FEV assumes responsibility for the complete scope of turnkey vehicle development, as well as for the development of individual modules and for the selective design and calculation scope of individual components. The fact that the development competence for powertrain, transmission and vehicle comes from a single source makes FEV an ideal development partner – also for electrified vehicles. FEV offers particular expertise in the conversion of conventionally powered vehicles into electric vehicles. The ideal results here can be achieved only through the closely integrated and parallel development of powertrain and vehicle. Some turnkey vehicle development tasks will be introduced in the following:

Chassis and driving dynamics

For vehicles of all types, the chassis establishes the connection to the road, making it the assembly that transfers the force and torque which affect the vehicle. The chassis’ key task is therefore to always guarantee this contact, as otherwise the transfer of force is not possible. The fact that the road is never smooth and straight, as well as still having various friction coefficients, makes this task so demanding. Overall, the chassis is responsible for driving safety, driving comfort, and dynamic vehicle behavior, which can be broadly divided into longitudinal dynamics (brakes), lateral dynamics (steering) and vertical dynamics (suspension/absorption). There are conflicts of objectives, particularly in the conflict area between driving comfort and driving safety, which have to be resolved in the field of chassis design.

FEV also covers the complete development process in chassis and driving dynamics development. FEV is able to integrate its experience and skills into projects – from the development of new concepts and target values to the construction of parts and modules, right through to the testing and final approval of prototypes. A team of trained drivers is on hand for the tuning of dynamic driving properties to assess and optimize the vehicle subjectively and objectively with the aid of corresponding measurement technology. The close proximity of FEV to the ATC Testing Center in Aldenhoven (Germany) represents a major advantage here. An increasing number of electronic systems are also finding their way into vehicles. In addition to the ABS and ESP systems legally in force today, many advanced driver assistance systems affect the road holding and stability of the vehicle via the chassis. This again underlines the importance of the chassis for modern vehicles, as well as provides an explanation for FEV’s active role in the development of these new systems.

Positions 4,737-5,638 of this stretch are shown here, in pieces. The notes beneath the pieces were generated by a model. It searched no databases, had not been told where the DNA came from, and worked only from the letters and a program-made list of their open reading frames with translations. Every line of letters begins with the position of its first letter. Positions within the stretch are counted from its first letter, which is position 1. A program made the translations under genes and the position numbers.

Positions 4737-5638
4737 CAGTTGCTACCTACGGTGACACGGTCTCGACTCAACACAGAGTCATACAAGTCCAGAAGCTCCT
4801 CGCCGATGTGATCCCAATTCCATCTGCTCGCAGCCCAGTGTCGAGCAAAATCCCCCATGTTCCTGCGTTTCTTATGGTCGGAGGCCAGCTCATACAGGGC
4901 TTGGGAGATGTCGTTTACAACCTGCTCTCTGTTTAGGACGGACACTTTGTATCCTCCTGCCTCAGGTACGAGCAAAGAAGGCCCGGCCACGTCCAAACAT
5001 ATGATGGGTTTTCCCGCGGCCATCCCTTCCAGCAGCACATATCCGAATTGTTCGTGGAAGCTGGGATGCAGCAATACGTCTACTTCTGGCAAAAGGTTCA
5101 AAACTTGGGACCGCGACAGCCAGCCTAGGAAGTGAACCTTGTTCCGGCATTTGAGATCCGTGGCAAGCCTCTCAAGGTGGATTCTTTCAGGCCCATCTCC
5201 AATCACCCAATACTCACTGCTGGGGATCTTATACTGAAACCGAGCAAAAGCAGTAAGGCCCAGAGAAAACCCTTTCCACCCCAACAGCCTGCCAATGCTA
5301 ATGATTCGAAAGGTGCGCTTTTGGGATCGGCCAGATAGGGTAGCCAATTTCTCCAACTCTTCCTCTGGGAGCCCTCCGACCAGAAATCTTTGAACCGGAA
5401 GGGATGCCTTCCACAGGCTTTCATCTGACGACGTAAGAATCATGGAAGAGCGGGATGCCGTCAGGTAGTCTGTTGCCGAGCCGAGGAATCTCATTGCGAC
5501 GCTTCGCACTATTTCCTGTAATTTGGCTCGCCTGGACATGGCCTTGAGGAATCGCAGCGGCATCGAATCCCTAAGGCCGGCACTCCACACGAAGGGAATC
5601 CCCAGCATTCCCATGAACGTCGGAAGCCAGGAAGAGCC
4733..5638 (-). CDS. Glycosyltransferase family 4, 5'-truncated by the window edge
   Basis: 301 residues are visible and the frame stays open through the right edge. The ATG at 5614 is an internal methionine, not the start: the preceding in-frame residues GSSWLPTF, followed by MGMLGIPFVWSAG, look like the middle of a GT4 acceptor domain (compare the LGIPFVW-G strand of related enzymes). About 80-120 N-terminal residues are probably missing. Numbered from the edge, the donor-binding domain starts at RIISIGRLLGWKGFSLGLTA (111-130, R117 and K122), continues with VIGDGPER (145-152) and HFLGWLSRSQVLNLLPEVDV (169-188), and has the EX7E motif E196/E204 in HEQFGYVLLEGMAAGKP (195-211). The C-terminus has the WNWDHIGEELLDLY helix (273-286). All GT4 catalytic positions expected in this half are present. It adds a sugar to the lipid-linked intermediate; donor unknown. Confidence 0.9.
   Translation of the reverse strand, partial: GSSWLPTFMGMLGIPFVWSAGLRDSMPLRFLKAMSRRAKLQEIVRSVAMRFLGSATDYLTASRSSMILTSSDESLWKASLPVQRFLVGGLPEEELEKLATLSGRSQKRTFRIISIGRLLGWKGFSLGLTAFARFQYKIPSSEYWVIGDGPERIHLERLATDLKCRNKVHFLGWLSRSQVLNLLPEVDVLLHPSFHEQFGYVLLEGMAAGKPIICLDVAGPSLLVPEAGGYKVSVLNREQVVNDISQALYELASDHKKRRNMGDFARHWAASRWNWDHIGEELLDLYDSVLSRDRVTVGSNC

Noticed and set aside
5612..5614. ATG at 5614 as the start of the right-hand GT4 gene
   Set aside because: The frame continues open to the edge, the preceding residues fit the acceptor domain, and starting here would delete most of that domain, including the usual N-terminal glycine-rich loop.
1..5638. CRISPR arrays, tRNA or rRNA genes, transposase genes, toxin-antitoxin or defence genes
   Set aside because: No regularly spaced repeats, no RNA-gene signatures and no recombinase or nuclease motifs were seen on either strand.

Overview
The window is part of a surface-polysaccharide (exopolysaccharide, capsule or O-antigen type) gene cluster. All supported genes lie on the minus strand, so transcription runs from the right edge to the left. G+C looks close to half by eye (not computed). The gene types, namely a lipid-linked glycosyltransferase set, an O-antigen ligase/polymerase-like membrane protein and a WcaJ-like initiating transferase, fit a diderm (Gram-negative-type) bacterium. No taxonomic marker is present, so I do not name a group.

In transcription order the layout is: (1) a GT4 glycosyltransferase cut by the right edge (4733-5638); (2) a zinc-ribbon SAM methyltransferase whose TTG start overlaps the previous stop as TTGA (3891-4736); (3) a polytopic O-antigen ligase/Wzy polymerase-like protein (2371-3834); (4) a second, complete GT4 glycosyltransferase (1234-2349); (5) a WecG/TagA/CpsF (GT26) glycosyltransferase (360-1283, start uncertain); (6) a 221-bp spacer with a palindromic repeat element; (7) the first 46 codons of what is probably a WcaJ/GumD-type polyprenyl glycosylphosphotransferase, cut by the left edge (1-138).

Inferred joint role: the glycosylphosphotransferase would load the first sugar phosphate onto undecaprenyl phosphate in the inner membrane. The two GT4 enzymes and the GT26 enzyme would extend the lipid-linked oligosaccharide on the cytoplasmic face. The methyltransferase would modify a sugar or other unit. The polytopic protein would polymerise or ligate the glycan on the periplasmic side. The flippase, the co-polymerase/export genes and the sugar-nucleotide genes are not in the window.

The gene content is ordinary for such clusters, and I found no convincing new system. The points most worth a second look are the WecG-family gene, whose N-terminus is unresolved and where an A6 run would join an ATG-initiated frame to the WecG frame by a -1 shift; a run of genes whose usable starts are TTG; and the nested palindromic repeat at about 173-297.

Alternative drive concepts with one or more electric engines offer a means of developing new chassis concepts that were previously impossible due to the installation space in conventional combustion engines.

Passive safety development

For years, there has been particular focus on passive vehicle safety in terms of development and is also in the special interest of buyers, as life and health depend on it in the event of an accident. In addition to legal provisions that have to be met for the registration and maintenance of a car (homologation), there are consumer protection organizations, such as EuroNCAP (European New Car Assessment Programme), which go beyond the minimum legal requirement – for instance, to assess the passive vehicle safety of cars.

In the past, the Consumer Protection Rating became increasingly important, causing the requirements for achieving a high rating (five stars) to increase steadily. The speed at which new test methods, test equipment, and crash dummies are introduced presents huge challenges for vehicle manufacturers every year. Globally active vehicle manufacturers not only have to meet different legal requirements worldwide, they also have to achieve a top rating in the different regional consumer protection ratings – for example J NCAP in Japan, C NCAP in China, US NCAP in the US and Bharat NCAP in India.

The introduction of the pedestrian protection leg impactor (aPLI) is a representative example of the rate of change of EuroNCAP for the implementation of new test specimens. The decision in favor of this new impactor was made in February 2019, resulting in the development strategy for projects already started with SOP 2022 having to be changed. However, the leg impactor currently exists only in the form of a physical impactor, with a virtual development model for the simulation expected to become available for the first time in the second half of 2019.

Thanks to the knowledge and the network of experts at FEV, customers can make the right adjustments to their projects at an early stage in order to implement farreaching development strategies in their development projects as soon as possible. FEV also provides the functional design during development in the field of passive vehicle safety. In addition to virtual crash simulations, part, component, and overall vehicle tests are organized, performed and evaluated. FEV facilities can be used for part and component tests. The company is working together with longstanding partners in the field of overall vehicle crashes. The integration of safetyrelevant components, such as airbags, is also managed by safety experts – constant and close communication between the virtual functional design, system suppliers, and construction is a given here.